I really enjoyed your post, im building my own business from the ground up making custom furniture, lighting, and home decor. it took me a year to launch my website and now im trying to invite more traffic and ways for clients and interested parties to share my content and start buying my product. I liked the idea of Share triggers… im going to be incorporating that into my social media strategies. Any advice would go a long way. thanks again Brian
Thanks Jure. That actually makes sense. Exactly: I’ve tested lowering the number of tips in a few posts and it’s helped CTR/organic traffic. One thing to keep in mind is that the number can also be: the year, time (like how long it will take to find what someone needs), % (like 25% off) etc. It doesn’t have to be the number of tips, classified ads, etc.
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Regarding internal linking, i believe that in the case of two links pointing to an internal page, being one of those links in the group i mentioned above, they will considered only the one witch feed the algorithm with more information. In sites that have the menu before the content, it will be the second link. I think that’s the smart way for them to analyse all the links to better understand the destination page content. And they are smart 😉 .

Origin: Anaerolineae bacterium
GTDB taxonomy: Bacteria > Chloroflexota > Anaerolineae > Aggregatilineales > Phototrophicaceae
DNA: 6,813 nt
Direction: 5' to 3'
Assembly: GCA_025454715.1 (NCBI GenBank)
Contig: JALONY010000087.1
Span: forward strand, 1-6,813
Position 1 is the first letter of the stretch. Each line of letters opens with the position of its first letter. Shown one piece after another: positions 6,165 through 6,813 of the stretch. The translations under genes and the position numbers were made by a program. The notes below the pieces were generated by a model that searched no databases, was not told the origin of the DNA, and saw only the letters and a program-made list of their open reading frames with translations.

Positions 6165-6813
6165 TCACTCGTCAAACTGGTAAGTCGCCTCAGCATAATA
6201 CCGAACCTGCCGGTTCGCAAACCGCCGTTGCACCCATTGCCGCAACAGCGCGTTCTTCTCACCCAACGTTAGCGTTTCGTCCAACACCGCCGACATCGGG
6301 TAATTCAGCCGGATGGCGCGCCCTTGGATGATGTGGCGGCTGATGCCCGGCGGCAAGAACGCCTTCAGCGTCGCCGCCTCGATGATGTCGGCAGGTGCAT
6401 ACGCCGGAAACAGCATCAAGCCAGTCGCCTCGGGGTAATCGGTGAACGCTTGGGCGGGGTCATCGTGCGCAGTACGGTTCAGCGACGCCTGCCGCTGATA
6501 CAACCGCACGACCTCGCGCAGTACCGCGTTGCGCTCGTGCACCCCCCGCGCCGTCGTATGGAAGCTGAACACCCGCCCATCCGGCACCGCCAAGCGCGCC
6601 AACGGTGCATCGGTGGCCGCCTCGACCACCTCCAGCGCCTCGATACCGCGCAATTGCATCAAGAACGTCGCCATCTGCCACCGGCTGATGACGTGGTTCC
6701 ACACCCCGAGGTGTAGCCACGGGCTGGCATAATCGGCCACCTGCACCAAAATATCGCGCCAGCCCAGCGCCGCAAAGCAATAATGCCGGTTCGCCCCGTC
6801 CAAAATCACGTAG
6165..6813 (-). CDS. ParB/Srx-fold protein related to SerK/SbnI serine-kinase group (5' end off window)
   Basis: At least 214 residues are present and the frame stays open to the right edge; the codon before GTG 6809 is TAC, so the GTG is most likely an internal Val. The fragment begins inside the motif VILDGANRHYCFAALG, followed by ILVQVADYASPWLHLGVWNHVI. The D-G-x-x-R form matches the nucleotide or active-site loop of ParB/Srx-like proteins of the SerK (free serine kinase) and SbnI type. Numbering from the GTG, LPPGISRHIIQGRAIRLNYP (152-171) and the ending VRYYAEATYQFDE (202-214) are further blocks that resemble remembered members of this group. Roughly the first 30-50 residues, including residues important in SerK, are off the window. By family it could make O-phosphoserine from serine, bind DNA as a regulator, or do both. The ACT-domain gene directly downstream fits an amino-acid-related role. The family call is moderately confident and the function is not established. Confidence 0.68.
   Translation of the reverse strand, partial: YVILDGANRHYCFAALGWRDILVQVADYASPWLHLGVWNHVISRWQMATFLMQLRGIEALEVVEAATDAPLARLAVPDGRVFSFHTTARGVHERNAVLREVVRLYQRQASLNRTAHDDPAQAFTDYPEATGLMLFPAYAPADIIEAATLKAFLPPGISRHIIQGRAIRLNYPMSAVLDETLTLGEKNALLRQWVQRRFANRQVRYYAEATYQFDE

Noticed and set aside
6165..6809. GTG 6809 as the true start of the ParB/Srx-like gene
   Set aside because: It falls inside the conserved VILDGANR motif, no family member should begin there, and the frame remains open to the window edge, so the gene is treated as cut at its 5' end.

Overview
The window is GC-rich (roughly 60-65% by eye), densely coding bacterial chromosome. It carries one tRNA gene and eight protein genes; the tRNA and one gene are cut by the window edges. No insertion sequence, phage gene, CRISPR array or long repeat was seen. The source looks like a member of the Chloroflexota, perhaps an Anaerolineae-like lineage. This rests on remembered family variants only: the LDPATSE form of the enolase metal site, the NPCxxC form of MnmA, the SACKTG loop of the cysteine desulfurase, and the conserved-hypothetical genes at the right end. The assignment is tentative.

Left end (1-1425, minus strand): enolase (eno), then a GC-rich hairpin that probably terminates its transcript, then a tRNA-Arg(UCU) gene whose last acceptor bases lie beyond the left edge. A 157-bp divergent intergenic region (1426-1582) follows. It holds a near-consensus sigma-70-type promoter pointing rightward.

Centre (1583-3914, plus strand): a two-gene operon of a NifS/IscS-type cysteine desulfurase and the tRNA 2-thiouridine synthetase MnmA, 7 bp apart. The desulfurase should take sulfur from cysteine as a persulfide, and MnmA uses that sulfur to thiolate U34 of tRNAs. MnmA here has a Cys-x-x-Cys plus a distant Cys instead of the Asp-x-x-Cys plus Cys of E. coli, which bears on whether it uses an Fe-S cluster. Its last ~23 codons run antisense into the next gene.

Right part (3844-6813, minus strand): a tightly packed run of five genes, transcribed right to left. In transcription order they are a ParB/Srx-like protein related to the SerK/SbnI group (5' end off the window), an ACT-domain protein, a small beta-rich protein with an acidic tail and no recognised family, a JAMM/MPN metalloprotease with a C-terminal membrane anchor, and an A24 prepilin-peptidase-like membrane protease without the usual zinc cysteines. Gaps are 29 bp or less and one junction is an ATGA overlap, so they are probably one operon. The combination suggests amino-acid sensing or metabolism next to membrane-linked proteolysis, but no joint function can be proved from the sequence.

Brian, I recently found your blog by following OKDork.com. Just want to say you’re really amazing with the content you put out here. It’s so helpful, especially for someone like me who is just starting out. I’m currently writing posts for a blog I plan to launch later this year. I think my niche is a little too broad and I have to figure out how to narrow it down. I essentially want to write about my current journey of overcoming my fears to start accomplishing the dreams i have for blogging, business, and travel. In doing so, I will share the best tips, tools, and tactics I can find, as well as what worked, what didn’t and why.
Hey Ted, thanks for the great questions! The peak times refer to your particular time zone, if you are targeting an audience that resides in the same zone as you. You can also use tools to find out when most of your audience is online. For example, Facebook has this built into their Page Insights. For Twitter, you can use https://followerwonk.com/. Many social posting tools also offer this functionality.